Fighters For Fifteen

The fast food strikers were out again yesterday:

With support from union groups such as the Service Employees International Union, the fast-food protests have dramatically grown over the course of the last year. The early protests in New York City in November grew to thousands of protesters waging actions in seven other cities during the summer. An August strike spread to more than fifty cities, including areas in the South that have historically been hostile to union actions.
Mary Coleman, known to her co-workers as Ms. Mary, works at a Popeye’s in Milwaukee for $7.25 an hour. Coleman, 59, lives with her daughter, who has a heart condition, and her two grandchildren. She also relies on food stamps to make ends meet and says she would gladly trade in her Qwest card for higher wages.
Coleman says she is inspired by the organizing of low-wage workers in other states.
“I’m very excited about it, and it lets me know people can come together and do what’s right,” she says.
Danielle, 23, is a fast food worker at Bojangles’ Famous Chicken ’n Biscuits in Charleston who will be going on strike.
She walks five miles every day to work, and because she’s on her own, says she has trouble paying her bills on time. Sometimes she receives her paycheck and sees it isn’t even enough to cover rent.
“It makes me feel good because people are opening their mouths and going on strike, and saying we want a raise. We’ve been busting out butts and we finally want a raise. I’m glad to be one of the people going on strike because this is ridiculous,” she says.
Danielle adds she doesn’t fear retaliation from her employers for going on strike.
“I know my rights as a manager. They can’t fire me for opening my mouth. I earned [my paycheck], I’m a hard worker.”

I was following the strike yesterday on Twitter, and they were putting out photos.

Here’s Mary Coleman, from the story:





In Soviet New York, mayor bribe you

I think Galtians, as a group, are too politically tone deaf to take direct control of our government, but when they want to try, their ability to bribe people helps them a lot (via):

In the old days, and in every other city in the world most days, favor-seekers bribe politicians — with cash in envelopes, with legal contributions, or with political support. In Mike Bloomberg’s New York, the mayor bribed you, buying the silence or cooperation of individuals, cultural organizations, and social service groups with hundreds in millions of dollars spent on small personal favors — a legal payment here, a medical procedure there — and charitable contributions.

Open Thread: The First Teahadist?

Nice catch by Corey (The Reactionary Mind) Robin:

Throughout his career, [Edmund] Burke’s financial state had been precarious. Much to his embarrassment, he was periodically forced to rely upon well timed gifts and loans from his wealthier friends and patrons…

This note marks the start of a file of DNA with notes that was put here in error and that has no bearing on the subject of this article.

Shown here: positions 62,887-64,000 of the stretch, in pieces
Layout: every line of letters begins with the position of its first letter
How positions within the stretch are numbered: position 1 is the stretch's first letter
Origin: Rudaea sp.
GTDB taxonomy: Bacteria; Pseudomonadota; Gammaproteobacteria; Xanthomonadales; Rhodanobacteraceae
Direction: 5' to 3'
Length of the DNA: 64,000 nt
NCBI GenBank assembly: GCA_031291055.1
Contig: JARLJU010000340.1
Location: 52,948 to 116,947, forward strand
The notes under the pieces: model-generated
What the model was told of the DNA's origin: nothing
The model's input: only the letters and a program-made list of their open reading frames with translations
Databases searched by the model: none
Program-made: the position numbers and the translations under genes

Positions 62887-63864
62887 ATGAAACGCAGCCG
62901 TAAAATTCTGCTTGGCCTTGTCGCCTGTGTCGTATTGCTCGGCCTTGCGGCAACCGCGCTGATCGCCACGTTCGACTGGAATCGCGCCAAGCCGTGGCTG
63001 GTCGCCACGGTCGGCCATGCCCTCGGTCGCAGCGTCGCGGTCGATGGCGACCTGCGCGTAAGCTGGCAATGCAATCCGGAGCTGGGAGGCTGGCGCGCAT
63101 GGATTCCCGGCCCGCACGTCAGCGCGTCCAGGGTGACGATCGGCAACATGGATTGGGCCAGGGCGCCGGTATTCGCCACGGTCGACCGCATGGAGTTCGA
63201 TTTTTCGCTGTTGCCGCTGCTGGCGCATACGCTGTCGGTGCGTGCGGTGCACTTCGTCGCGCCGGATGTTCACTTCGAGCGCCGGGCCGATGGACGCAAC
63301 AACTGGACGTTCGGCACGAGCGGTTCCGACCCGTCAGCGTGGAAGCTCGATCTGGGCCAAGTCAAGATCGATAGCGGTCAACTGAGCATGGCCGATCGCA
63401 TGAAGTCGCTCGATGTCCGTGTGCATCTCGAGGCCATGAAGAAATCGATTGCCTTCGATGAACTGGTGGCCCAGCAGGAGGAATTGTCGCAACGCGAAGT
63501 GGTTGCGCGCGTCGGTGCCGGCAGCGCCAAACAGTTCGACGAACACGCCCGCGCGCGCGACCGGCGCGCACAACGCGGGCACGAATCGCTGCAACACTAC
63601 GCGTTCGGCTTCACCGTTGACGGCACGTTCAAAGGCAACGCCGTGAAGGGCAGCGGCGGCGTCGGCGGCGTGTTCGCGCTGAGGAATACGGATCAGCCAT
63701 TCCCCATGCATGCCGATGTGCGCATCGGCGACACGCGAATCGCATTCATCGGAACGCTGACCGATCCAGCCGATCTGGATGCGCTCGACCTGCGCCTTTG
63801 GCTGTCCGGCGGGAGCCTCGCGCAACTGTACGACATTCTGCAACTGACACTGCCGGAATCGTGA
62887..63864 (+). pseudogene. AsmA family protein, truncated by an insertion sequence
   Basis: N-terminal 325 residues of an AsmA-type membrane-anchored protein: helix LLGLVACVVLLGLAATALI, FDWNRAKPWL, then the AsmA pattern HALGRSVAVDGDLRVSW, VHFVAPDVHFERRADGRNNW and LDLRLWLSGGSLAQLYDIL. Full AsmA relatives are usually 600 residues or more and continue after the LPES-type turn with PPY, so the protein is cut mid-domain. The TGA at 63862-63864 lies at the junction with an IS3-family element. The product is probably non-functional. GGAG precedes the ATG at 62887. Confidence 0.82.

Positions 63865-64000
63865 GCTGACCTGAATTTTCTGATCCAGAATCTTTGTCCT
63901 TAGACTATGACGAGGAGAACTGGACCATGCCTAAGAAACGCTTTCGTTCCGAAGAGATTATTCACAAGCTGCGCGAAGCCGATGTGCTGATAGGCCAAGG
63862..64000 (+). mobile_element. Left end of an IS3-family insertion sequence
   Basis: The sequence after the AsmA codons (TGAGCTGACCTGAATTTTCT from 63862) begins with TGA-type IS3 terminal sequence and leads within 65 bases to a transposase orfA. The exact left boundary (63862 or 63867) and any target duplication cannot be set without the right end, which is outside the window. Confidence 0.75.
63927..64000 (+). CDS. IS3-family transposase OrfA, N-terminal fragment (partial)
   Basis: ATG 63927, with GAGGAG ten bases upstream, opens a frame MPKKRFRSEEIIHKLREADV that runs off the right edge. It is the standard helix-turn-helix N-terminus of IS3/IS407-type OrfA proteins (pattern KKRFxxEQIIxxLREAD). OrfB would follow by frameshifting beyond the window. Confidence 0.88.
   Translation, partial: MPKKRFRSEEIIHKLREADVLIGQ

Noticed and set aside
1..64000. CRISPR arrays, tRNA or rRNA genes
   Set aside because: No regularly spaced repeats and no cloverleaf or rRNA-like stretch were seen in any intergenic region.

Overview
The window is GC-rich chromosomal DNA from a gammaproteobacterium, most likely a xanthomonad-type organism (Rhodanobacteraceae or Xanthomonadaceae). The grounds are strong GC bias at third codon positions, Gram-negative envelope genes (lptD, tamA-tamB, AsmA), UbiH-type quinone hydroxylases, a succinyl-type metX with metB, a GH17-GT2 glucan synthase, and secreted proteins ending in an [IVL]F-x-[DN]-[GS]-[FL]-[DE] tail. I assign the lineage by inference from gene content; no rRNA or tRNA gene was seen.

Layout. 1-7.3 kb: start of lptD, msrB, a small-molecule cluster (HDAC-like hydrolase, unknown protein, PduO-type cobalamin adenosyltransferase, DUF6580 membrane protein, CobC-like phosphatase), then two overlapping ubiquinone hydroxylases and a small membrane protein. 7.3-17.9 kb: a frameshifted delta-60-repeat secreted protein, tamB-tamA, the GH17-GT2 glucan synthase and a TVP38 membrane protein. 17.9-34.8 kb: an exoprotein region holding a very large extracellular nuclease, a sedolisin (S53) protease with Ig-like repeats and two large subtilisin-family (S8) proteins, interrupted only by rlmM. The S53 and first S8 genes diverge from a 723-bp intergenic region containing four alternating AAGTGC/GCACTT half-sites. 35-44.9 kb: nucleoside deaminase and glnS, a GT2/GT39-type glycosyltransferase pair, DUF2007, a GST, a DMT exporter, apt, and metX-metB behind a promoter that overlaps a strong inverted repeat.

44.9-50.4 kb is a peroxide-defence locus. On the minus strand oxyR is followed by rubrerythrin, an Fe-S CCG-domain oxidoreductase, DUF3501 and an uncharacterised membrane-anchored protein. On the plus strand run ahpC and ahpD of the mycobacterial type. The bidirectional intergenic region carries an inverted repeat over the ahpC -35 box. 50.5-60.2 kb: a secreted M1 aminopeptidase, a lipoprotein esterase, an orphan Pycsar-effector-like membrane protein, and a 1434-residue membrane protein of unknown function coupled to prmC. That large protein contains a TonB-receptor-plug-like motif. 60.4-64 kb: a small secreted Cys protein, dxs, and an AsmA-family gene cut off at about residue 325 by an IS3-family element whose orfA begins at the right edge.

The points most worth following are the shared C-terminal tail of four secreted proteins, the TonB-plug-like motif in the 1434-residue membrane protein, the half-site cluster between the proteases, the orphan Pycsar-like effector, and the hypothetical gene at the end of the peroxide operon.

Thanks to the interventions of his well connected friends, Burke secured from Pitt in August 1795 two annuities that would wipe out his debts and a pension that, along with an additional pension and the income from his estate, would enable him and his wife to live in comfort into their old age.

Three months later, when Burke took up his pen against a proposal for the government to subsidize the wages of farm laborers during bad harvest years (so that they could sustain themselves and their families), he wrote, “To provide for us in our necessities is not in the power of government.”

(Belated thanks to commentor Ranchandsyrup for the link.)

Leeches on the Public Dole


Via valued commenter Litlebritdifrnt, word of a study that shows who the REAL welfare queens are; summarized as follows at Gawker:

The ongoing movement to raise the wages of fast food workers got a boost today from two new reports that attempt to quantify just how much those low wages cost society as a whole. It’s a lot.

The first report, out of UC-Berkeley’s Labor Center, attempts to calculate the total amount of public benefits that taxpayers provide to low-wage fast food workers, who are not paid enough to cover their basic needs. The findings:

More than half (52 percent) of the families of front-line fast-food workers are enrolled in one or more public programs, compared to 25 percent of the workforce as a whole.

The cost of public assistance to families of workers in the fast-food industry is nearly $7 billion per year.

Even those lucky enough to get full time hours are not immune: “The families of more than half of the fast-food workers employed 40 or more hours per week are enrolled in public assistance programs.”

Shorter, more profane study: The greedy fucks who are reaping enormous profits by selling us diabetes-causing crap are too fucking stingy to pay their employees a living wage, so the rest of us have to pay the freight on the back end instead of shelling out a nickel more on a Happy Meal.

I say it’s time for those shiftless, Cadillac-driving, t-bone-steak-eating bucks in the board rooms to get their goddamn feedstraws outta our wallets.

Maher- 1, Glibertarians- 0

Poor Matt Welch, he tries so hard, but sometimes your wingnut talking points leave you unprepared:

Loathesome. And remember, Welch wasn’t always pissed off about big one-sized fits all systems.